The Art of the Trio: An Interview with Joe Policastro
Bassist Joe Policastro has been reinventing the new American Songbook on his last three albums centered around central themes: West Side Story (West Side Story Suite), pop and rock music (Pops), and theme music from TV and movies (Screen Sounds). In each case, he and his trio brought their unique approach to arranging the songs for their instrumentation, often with the instruments trading off melodies. Now the band has released Nothing Here Belongs, which focuses mostly on Policastro’s original music with just a handful of covers in the mix.
The Chicago-based trio, including drummer Mikel Avery and guitarist Dave Miller, has been in its current form for about four years. They’ve been honing their craft with a steady gig in the Windy City where they experiment with jazz standards, popular music, and their own compositions. No matter the material, the band’s overflowing energy drives the music for an enthralling experience.
We caught up with Policastro to get the scoop on his musical background, his music, and how to keep a steady music gig.
How did you get your start on the bass?
I’m not from a musical family, and until I went to high school there were no band or music programs in my schools. My interest in music originally stemmed from what I was seeing and hearing in movies and TV. I played piano as a kid, but it wasn’t very serious. I got interested in the electric bass through rock music and got one when I was 12. Through a chance encounter in a music store, I met an older R&B bassist who turned me on to all kinds of funk, soul, jazz, fusion, etc. As I got more serious, I began seeking out other musicians and formal training. I got an upright bass when I was 14, started hanging out at any venue that offered jazz, and began formal classical bass lessons with a member of the Cincinnati Symphony Orchestra. From that point forward, I was hooked. After high school, I exclusively focused on the upright bass.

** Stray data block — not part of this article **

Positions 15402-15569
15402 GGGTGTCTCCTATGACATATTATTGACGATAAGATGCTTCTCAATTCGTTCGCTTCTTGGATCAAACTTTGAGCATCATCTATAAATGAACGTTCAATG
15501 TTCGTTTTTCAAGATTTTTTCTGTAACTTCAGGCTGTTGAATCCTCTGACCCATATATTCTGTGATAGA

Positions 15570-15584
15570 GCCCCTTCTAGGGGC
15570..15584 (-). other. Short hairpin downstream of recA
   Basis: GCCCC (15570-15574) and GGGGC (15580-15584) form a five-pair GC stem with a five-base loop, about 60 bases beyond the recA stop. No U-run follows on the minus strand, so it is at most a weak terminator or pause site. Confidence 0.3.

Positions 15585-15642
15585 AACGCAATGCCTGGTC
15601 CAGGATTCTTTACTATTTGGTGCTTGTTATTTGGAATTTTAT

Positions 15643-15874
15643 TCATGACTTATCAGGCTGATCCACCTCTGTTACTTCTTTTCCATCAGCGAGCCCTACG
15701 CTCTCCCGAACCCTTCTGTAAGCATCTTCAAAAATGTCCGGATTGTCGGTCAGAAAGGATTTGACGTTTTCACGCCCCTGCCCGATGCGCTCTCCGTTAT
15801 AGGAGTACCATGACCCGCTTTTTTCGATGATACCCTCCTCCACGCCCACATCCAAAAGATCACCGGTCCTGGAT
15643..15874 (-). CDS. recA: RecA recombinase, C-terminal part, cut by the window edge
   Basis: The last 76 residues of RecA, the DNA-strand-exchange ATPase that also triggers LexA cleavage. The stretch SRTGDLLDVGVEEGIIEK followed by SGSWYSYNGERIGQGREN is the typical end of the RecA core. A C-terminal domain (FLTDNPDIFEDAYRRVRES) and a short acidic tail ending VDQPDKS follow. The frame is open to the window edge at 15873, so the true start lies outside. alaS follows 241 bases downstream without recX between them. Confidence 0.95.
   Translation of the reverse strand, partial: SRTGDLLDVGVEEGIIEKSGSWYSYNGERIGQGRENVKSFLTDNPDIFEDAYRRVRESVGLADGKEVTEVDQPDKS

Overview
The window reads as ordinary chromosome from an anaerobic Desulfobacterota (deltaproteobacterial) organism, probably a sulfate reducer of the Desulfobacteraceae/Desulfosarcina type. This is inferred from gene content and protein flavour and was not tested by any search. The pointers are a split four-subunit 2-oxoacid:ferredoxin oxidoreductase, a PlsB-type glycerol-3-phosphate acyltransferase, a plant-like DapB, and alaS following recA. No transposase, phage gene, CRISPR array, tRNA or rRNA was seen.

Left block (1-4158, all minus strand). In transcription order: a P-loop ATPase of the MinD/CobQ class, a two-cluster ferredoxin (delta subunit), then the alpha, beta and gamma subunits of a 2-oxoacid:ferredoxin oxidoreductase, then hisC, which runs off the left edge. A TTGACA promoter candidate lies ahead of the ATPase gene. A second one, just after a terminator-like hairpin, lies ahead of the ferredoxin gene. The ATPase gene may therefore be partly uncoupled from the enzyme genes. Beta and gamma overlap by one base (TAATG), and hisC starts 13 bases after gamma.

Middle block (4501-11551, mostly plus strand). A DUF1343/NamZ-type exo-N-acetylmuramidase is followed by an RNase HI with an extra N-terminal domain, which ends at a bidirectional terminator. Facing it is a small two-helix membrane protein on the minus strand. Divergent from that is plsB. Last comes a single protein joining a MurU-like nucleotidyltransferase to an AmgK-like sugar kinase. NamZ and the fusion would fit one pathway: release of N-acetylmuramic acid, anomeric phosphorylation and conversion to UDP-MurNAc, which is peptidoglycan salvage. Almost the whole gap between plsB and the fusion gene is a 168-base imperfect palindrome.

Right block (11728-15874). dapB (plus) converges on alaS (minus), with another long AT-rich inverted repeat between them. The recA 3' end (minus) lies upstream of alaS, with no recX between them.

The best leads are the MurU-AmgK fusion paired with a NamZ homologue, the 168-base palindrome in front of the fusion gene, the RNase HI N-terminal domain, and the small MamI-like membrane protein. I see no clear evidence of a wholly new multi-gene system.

Who are your biggest influences on the bass?
Classic jazz bassists like Paul Chambers, Ray Brown, Charles Mingus, and Oscar Pettiford were my primary influences. The early Bill Evans bassists (Scott LaFaro, Eddie Gomez, Chuck Israels) were a major source of inspiration. Charlie Haden and Red Mitchell have also had a profound impact on how I conceptualize music and melody in relation to the bass.
What is the Chicago jazz scene like?
Chicago has such a broad and varied music scene in general, and the jazz scene is no exception. There are experimental/creative music scenes on both the north and south side, there’s a traditional jazz scene, there’s a very strong straight-ahead jazz scene, lots of big bands, and many players float between these different communities. Basically any aspect of jazz that you could be interested in, there’s a group of people doing it, and there’s community associated with it. There’s a lot of work in Chicago, and you can actually make a living as a full-time performer.
How has your band evolved over the years that you’ve been working together?